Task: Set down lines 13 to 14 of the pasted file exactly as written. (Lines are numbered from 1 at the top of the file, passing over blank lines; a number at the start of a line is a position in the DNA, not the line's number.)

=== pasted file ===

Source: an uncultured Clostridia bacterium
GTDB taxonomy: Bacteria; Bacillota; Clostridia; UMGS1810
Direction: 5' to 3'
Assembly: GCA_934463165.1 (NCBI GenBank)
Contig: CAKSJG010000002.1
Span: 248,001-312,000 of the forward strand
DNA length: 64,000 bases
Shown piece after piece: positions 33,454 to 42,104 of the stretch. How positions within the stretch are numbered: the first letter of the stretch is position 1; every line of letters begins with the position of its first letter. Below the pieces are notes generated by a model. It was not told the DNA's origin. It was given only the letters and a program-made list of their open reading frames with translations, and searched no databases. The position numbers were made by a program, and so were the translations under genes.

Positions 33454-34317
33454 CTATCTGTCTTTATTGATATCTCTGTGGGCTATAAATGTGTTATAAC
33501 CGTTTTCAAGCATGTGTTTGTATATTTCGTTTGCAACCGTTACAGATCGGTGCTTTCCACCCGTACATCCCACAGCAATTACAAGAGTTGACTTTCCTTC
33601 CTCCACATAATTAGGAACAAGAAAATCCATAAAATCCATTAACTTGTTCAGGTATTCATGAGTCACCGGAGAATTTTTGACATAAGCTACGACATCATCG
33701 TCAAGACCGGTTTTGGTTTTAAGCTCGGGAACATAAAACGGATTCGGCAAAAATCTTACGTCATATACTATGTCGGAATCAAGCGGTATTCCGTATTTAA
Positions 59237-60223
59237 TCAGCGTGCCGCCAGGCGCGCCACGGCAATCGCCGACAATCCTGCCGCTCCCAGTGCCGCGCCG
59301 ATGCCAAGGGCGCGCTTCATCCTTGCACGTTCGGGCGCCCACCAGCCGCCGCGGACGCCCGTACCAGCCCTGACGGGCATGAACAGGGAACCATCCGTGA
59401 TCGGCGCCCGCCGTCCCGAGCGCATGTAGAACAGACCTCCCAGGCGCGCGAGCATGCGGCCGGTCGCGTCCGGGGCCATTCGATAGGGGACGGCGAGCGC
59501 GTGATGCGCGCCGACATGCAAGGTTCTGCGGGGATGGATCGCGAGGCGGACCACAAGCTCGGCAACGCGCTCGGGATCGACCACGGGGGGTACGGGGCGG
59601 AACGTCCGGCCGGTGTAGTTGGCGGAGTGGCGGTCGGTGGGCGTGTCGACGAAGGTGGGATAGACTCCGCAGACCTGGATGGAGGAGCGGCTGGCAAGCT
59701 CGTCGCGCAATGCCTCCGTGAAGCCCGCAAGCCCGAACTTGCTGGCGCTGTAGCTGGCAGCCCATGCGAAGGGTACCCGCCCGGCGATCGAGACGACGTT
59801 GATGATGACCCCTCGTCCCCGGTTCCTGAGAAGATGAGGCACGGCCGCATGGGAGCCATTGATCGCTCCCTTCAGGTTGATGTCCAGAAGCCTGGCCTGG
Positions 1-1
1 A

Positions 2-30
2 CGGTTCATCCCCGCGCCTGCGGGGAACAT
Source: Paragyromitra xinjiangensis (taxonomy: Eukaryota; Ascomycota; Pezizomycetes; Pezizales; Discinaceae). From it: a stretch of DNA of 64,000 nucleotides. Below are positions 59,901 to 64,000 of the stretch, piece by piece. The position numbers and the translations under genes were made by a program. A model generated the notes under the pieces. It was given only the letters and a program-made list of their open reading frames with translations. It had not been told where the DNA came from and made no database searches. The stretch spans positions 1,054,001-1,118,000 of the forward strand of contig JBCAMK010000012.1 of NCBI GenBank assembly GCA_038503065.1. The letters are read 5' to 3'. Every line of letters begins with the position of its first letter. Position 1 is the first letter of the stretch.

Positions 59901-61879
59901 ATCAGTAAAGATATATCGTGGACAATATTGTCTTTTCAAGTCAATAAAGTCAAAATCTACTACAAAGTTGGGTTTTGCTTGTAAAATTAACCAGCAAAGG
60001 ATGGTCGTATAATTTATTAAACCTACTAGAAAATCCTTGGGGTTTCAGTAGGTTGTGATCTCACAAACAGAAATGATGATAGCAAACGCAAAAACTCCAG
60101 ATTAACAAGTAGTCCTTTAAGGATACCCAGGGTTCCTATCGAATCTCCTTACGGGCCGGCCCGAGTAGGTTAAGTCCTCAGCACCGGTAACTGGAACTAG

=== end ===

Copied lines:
33701 TCAAGACCGGTTTTGGTTTTAAGCTCGGGAACATAAAACGGATTCGGCAAAAATCTTACGTCATATACTATGTCGGAATCAAGCGGTATTCCGTATTTAA
Positions 59237-60223